The most advanced conduit systems will imitate bank teller vacuum tube cartridge shuttle systems. Requiring more powerful fans to generate a vacuum (possibly multiples or derivatives of the same fan units powering the wind assist conduits), and requiring conduit installation with tighter tolerances and air vehicle standardized dimensions or add-on seals, the system will greatly increase present invention vehicle speed for those equipped with airtight seals compatible with the vacuum conduits.

Present invention embodiments to replace barges, trains and the like: another advantage of the present invention is the possibility of multiple connected vehicle travel. Airplanes generally cannot be safely attached to each other for multi-craft air travel. However, just as multiple buoyant barges attached to each other are all navigated by the one inhabited ship on water, and rail cars are moved more economically over land when attached in train to an engine, so present invention vehicles traveling to same destinations can enjoy significant financial and labor savings by train or barge mode linked air vehicle flight. Buoyant vehicles generate even greater proportional savings than the referenced surface groups of vehicles because buoyancy allows attachment to a high thrust vehicle that propels and navigates on behalf of all attached vehicles, saving engines, fuel, and crew costs. Likewise, multiple cargo lifters, for example, could be attached together to lift an outsized cargo that otherwise would have to be disassembled for component transport by individual lift vehicles. This linked vehicle feature allows for maximum fleet flexibility where the transport company does not need to invest in or manage payload for the mega-lifters that would be necessary to carry large single-ship loads.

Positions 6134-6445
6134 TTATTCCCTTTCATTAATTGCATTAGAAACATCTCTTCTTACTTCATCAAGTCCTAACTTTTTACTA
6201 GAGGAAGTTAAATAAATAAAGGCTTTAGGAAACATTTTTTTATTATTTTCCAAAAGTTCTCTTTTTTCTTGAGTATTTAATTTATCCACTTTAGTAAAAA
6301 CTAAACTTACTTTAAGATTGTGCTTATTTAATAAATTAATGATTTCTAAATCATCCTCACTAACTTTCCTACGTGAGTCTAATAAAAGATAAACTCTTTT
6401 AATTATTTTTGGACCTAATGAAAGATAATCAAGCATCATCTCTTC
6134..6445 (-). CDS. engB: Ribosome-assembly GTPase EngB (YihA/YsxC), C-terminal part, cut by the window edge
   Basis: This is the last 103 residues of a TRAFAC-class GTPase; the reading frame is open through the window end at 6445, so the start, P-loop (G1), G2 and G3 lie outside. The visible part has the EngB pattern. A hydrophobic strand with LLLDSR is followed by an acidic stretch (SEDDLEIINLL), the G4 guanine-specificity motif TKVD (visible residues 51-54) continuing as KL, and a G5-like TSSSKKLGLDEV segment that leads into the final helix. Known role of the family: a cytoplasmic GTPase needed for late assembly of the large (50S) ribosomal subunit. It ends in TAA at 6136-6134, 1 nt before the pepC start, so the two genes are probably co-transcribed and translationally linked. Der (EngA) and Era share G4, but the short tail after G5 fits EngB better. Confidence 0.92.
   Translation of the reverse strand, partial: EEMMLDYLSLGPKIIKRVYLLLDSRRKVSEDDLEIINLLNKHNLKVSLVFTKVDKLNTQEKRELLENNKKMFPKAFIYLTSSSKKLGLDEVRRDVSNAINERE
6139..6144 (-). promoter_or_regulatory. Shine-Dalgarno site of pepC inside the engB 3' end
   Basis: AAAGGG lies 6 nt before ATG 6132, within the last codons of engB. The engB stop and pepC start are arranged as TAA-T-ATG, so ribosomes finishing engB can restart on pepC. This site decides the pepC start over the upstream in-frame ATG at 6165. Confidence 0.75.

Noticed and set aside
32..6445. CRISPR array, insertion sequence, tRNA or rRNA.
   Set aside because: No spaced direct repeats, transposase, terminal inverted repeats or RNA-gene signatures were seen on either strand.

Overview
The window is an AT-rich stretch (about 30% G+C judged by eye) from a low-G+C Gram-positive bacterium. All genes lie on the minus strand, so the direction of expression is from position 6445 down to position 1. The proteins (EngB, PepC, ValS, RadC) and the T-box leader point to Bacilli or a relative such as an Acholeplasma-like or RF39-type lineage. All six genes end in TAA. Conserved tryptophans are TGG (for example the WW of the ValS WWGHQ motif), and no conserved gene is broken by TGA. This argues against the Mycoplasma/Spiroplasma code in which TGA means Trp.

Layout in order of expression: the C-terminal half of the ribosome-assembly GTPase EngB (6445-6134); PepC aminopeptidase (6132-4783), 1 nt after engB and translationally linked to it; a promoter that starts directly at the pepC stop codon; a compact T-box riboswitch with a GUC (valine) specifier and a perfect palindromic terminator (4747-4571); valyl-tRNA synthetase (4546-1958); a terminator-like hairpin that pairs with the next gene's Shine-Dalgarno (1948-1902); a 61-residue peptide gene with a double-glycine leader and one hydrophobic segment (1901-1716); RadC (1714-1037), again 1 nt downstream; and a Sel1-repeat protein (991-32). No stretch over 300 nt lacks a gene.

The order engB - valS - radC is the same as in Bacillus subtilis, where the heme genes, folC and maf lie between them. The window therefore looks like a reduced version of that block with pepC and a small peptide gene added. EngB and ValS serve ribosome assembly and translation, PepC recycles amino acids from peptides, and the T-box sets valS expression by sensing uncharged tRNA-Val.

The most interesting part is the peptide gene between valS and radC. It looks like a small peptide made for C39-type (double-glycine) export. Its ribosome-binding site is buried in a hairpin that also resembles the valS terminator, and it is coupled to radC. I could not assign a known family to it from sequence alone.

Marine Commercial and Recreational Uses: another present invention use with significant market potential is aquatic applications, such as boating and fishing. This includes sport and commercial deep-sea fishing, ship to shore shuttle service for oil platforms, cruise ships and remote islands, maritime patrol and rescue, or marine biologists conducting research. Instead of enduring the resistance of high waves and slow surface speed suffered by legacy watercraft, the user can employ the present invention air vehicle, it being air and water tight and able to land and takeoff on water vertically.